MoneyMagpie

May 23

Zombie Twitter accounts, Boiler rooms and card fraud

We’ve had a bumper crop of dodgy dealings in the last month.

Zombie attack

For a start, if you’re on Twitter (like us @Moneymagpie) you need to watch out for ‘Zombie accounts’ (pretend Twitter users set up just to harm other users) that send out tweets saying ‘haha this is the funniest video I’ve EVER SEEN’ which sticks nasty Trojans and viruses in your computer if you click on the link. Ugh! There’s a good article from the Guardian about it here.

The Trojans are particularly nasty because they sit in your computer, search it for banking log-on passwords and watch while you log on to your bank and savings accounts. They then go in afterwards, using your passwords etc and take your money out! Mean huh?

So, as ever, as with Facebook, emails and anything else online, if you don’t recognise the sender or you’re in any way suspicious DON’T CLICK ON THE LINK.

Boiler room list

It turns out that the FSA has done a good job of protecting over 38,000 people (mostly in London and the South-East and Yorkshire) from being targeted by nasty scam artists trying to get their money.

They’ve been given what’s called a ‘sucker list’, i.e. a list of what scammers consider are suckers for a high-yielding investment. This list would be used by ‘boiler rooms’ con-artists. These are high-pressure salesmen who ring you up and try and sell you worthless shares. These kinds of scams tend to work well on older men who have a lot of experience in investing in shares. You’d think they would spot the con but very often they don’t.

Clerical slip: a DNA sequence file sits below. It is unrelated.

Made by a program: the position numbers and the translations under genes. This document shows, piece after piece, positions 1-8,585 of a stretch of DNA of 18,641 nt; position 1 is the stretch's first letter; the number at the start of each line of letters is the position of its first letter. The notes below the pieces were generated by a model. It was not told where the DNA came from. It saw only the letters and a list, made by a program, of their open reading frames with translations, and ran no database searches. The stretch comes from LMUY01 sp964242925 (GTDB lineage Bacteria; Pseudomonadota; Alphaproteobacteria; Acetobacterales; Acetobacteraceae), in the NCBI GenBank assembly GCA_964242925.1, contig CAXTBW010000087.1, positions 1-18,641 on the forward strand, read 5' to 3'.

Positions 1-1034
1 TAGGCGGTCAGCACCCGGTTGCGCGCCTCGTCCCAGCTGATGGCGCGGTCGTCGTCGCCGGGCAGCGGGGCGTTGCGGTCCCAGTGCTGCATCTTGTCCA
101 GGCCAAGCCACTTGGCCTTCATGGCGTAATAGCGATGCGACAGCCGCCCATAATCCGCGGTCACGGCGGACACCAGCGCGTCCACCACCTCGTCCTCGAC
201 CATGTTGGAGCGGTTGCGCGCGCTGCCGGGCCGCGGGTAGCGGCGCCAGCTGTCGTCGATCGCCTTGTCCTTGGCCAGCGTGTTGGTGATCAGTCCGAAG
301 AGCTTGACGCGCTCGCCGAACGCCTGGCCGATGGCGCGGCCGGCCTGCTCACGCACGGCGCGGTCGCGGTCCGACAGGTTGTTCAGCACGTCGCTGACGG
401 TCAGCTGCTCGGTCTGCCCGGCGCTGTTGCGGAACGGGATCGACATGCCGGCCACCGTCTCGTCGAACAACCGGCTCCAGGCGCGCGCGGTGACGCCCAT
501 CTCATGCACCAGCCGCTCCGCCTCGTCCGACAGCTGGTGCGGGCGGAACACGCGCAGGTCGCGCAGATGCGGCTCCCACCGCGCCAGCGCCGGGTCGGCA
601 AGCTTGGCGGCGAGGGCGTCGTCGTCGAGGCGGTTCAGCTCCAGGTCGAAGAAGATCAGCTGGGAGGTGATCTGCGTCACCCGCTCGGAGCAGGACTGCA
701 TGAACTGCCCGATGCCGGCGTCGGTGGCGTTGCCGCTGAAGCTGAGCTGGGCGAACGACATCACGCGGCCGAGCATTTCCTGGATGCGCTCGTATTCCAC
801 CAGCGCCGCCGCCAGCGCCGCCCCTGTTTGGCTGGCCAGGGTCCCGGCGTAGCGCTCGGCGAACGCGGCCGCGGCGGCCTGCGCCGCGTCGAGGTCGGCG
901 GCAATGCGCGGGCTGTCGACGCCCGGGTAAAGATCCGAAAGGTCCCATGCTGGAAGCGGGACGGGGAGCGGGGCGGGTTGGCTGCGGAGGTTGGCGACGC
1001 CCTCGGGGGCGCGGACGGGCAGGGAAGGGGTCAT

These kinds of share frauds are estimated to cost Brits around £200m a year. There are more and more boiler room scams around too. If you want to see how a boiler room really works, watch the film called Boiler Room with Ben Affleck and Giovanni Ribisi. It’s really good and very enlightening!

In February, the FSA reported that it had seen a dramatic increase in the number of fraudsters selling shares using the names, registration numbers and addresses of authorised firms in an attempt to trick people into thinking they were legitimate.

They say that if you get one of these calls you should just put the phone down on them. I agree…although even better is to say ‘could you hold on a minute…’, put the phone down on the table then go off and wash the dishes, tidy the house, write some letters, finish the book you were reading…anything to keep them holding on and getting frustrated. Do that any time they call and you’ll get your own back just a little bit!

A sharp rise in credit card fraud

Apparently in the last twelve months the number of victims of the ‘hidden crime’ of card fraud has leapt by 4%. It’s now 2.4 million people who have been affected. In fact, we’re three times more likely to be victims of plastic card fraud than we are to have our homes burgled. Makes you think eh?

So, again, just be aware. Don’t click on any links that are apparently sent to you by your bank because they won’t be. Watch your card at all times and join up to the free CreditExpert offer which allows you to see your credit report 24 hours a day in case someone is stealing your identity.

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